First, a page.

Council investigates new business
Breaking news of the impending relocation of Sprouse Building Products was bittersweet as the Paden City Council assembled Monday evening.
“We are losing 70 jobs … 120 jobs during peak season,” Mayor Bill Fox remarked. “But we are proud of the Sprouses. They are home grown and we wish them all the best.”
The council and the development authority have been in negotiation with Jeff Sprouse, president of the company, since concerns were brought to their attention regarding the condition of the building the business occupies in the Paden City Industrial Park, though no agreement was reached.
Even so, Paden City is always looking for ways to expand and develop business within the city limits. “We have a business here in town that a lot of people aren’t aware of. It’s a shirt factory and they employ around 30 people,” Fox stated. “They would like to do some expansion. They would like to have a dying operation.”
Fox continued, “I think we need to pursue this…we need some additional industry in here. We need some workers, some people, some jobs. That’s what we have to concentrate on as a council.”
To aid in the call to arms, Fox enlisted the help of Tyler County Development Authority President Eric Peters who has been in contact with the shirt operation’s top guns in recent months as well as top officials in Charleston including the Division of Environmental Protection.
“I have been involved with Carter and Mays, Inc. since they arrived 15 years ago from Georgia. They were the first company that the Tyler County Development Authority successfully recruited,” Peters explained.
According to Peters, Carter and Mays, Inc. had an operation in Paden City for a short period of time in the Industrial Park and then purchased property in Middlebourne where the company was housed until they outgrew it and purchased the former Sprouse Building Products facility.
“They do employ over 30 employees and in our opinion they have been good corporate citizens. They have never asked for any grants or loans from the development authority or through the state. Many of the folks hired originally are still with the company after all this time. The company pays a good wage and provides good benefits.”
When the company first came to West Virginia, they were a cut and sell operation – they bought the fabric and employed sewing machine operators and cutters. Shortly thereafter, they began doing their own embroidery, followed by knitting.
The dying of fabric is the only process in the shirt making operation the company does not perform. Currently all garments are being shipped to a plant in eastern Pennsylvania, adding an additional $1 per unit to the price of each garment sold by Carter and Mays, Inc.
“The last step in a turn key operation for this company is to be able to dye their own fabric,” Peters said. “I have worked with them regarding this issue and have had numerous meetings in Charleston, the last of which was with the Deputy Director with the Division of Environmental Protection.”
Peters said the DEP was very cooperative in this regard, but the big stumbling block they face in Paden City is an ordinance passed a year ago restricting the introduction of any color affluent into the sewer system. This far-reaching ordinance may not have been considered when it was first adopted.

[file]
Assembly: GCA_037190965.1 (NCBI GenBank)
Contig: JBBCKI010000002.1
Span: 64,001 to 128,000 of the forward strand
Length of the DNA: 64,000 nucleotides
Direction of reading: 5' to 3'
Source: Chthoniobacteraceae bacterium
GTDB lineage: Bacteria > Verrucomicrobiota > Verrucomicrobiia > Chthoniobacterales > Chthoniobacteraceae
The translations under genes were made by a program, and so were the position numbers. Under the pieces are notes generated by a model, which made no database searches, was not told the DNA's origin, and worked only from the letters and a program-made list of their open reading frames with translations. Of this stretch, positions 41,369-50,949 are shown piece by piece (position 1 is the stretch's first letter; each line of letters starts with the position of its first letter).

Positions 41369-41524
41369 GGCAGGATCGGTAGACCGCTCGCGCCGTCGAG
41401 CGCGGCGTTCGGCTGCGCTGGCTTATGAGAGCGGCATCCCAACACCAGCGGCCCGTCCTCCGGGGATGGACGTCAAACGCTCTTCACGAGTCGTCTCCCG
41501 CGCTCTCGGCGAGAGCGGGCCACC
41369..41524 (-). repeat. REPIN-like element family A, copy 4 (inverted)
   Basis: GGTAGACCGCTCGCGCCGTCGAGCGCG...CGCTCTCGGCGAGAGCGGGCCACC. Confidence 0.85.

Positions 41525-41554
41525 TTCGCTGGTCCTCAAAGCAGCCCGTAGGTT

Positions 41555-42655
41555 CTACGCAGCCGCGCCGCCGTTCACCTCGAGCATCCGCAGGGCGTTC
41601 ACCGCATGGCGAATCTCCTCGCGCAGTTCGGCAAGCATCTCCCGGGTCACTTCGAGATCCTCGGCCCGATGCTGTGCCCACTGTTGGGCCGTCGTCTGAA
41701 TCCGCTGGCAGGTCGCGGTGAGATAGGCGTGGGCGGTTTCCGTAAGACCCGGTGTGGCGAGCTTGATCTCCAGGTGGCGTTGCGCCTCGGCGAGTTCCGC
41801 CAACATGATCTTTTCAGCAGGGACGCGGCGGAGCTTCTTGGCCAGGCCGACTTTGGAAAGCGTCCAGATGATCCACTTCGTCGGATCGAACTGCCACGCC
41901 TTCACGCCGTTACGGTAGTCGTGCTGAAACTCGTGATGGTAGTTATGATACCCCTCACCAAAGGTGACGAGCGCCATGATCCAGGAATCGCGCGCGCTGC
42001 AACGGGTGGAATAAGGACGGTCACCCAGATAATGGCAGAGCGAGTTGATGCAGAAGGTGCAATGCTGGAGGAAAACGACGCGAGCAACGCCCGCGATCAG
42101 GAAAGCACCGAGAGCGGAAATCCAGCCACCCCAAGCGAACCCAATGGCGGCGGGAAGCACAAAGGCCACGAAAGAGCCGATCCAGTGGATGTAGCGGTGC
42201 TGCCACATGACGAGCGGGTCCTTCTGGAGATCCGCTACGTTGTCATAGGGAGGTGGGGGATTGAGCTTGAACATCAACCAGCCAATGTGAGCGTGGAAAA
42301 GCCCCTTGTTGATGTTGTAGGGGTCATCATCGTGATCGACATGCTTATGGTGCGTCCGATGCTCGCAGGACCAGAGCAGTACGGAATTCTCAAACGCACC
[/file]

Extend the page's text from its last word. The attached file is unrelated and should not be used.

Peters made a few observations about the ordinance and asked, “How will the city monitor each and every sewer customer? The ordinance states you cannot introduce any colored water into the sewer system and it may sound trite, but does this mean that citizens cannot color Easter eggs and dump the leftover dye down the sink? According to the ordinance they cannot. Are residents permitted to dye their hair and rinse it off in the shower? No, according to the letter of the ordinance.”
“While the DEP would allow a test run to see if there was visible color following the treatment at the sewer plant, the ordinance does not allow for that,” commented Peters. “It’s a big obstacle for Carter and Mays or any other business adding affluent with any discernible color.”
“In my humble opinion, the ordinance projects an attitude that Paden City does not welcome business and industrial development because of this restriction,” remarked Peters. “It’s important that Carter and Mays be able to secure their business here by being able do this and not be dependent on a company who decides it’s not worth it anymore because they do not have enough customers.”
While an on-site dye operation would only create five to six new jobs initially, the cost savings involved could open the business up for more expansion in the future.
Ordinance 921 pertaining to detrimental waste clarifies what can and cannot enter the sewer, “…any substance which causes the POT to violate water quality standards or conditions not allowable in state waters; any waste water with color not removed in the treatment process such as but not limited to dye waste and vegetable tanning solution.”
Fox stated, “It stands to reason that this council would not want to take any action that is going to hurt our waste water facility, but I think this thing never got off to start with as it should have and we needed some different people involved in it. That’s why I asked Eric (Peters) to come up here. We need to take a good hard look at the potential here. If we find out we can’t do it, then fine. But I think it behooves us to pursue this to the fullest.”
Council moved to continue to look into the ordinance with the possibility of amendments in the future.